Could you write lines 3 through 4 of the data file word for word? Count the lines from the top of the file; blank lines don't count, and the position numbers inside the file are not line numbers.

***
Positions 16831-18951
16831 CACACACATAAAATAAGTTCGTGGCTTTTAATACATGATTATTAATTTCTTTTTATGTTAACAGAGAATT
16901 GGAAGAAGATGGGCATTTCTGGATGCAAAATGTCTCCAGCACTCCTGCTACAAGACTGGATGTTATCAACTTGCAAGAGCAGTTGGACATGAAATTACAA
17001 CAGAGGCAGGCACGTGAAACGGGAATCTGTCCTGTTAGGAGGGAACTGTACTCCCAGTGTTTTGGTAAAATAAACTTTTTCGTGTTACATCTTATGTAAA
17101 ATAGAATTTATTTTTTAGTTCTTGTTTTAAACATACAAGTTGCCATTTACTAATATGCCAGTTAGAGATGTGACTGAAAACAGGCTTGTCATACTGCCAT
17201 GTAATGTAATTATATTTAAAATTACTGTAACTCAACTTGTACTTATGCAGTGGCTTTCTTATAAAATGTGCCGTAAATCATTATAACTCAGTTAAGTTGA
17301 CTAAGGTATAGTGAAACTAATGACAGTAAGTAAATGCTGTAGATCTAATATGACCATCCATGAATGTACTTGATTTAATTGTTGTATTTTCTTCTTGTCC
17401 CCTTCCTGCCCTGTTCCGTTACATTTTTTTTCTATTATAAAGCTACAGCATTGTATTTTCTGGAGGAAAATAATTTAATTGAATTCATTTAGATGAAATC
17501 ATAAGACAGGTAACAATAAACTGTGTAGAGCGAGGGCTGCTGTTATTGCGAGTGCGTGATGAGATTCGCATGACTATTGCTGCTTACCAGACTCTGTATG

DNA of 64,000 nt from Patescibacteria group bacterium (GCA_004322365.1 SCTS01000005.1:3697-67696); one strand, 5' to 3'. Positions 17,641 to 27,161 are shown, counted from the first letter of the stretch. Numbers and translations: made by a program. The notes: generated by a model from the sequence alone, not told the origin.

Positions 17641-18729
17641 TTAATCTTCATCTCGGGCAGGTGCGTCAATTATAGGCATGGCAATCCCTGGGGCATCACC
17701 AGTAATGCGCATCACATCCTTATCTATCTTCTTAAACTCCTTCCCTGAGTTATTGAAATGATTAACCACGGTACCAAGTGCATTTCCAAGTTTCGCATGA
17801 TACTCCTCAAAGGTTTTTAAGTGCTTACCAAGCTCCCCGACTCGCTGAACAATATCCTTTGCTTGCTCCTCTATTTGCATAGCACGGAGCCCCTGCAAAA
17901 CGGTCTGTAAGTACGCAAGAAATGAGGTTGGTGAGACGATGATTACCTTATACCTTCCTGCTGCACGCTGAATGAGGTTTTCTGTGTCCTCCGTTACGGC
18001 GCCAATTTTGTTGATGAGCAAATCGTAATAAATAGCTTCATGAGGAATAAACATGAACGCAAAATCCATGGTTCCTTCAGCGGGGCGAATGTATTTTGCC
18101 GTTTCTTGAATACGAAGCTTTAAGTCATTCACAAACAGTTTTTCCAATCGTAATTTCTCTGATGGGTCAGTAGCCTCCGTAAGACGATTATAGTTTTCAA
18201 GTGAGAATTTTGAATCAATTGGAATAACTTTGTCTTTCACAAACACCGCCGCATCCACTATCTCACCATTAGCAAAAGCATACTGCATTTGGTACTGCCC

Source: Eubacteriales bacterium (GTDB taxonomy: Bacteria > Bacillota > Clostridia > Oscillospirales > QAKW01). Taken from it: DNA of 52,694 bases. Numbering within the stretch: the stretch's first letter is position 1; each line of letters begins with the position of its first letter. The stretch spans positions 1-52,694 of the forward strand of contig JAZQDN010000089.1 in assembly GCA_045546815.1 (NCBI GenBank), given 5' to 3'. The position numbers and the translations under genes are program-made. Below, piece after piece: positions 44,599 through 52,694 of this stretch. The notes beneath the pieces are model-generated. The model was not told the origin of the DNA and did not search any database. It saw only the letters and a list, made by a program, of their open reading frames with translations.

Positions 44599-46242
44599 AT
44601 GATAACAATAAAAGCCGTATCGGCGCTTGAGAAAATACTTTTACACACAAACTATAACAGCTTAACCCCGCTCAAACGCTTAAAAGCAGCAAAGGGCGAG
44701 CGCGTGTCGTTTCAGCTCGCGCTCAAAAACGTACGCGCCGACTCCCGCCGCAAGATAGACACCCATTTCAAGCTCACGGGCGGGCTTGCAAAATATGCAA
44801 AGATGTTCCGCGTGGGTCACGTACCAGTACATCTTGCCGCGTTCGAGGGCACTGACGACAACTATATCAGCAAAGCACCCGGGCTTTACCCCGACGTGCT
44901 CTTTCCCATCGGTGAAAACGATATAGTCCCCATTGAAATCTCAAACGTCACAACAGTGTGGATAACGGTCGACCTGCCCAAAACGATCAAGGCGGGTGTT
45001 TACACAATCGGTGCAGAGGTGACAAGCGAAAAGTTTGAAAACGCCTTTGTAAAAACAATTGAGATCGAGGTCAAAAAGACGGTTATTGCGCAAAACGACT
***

16901 GGAAGAAGATGGGCATTTCTGGATGCAAAATGTCTCCAGCACTCCTGCTACAAGACTGGATGTTATCAACTTGCAAGAGCAGTTGGACATGAAATTACAA
17001 CAGAGGCAGGCACGTGAAACGGGAATCTGTCCTGTTAGGAGGGAACTGTACTCCCAGTGTTTTGGTAAAATAAACTTTTTCGTGTTACATCTTATGTAAA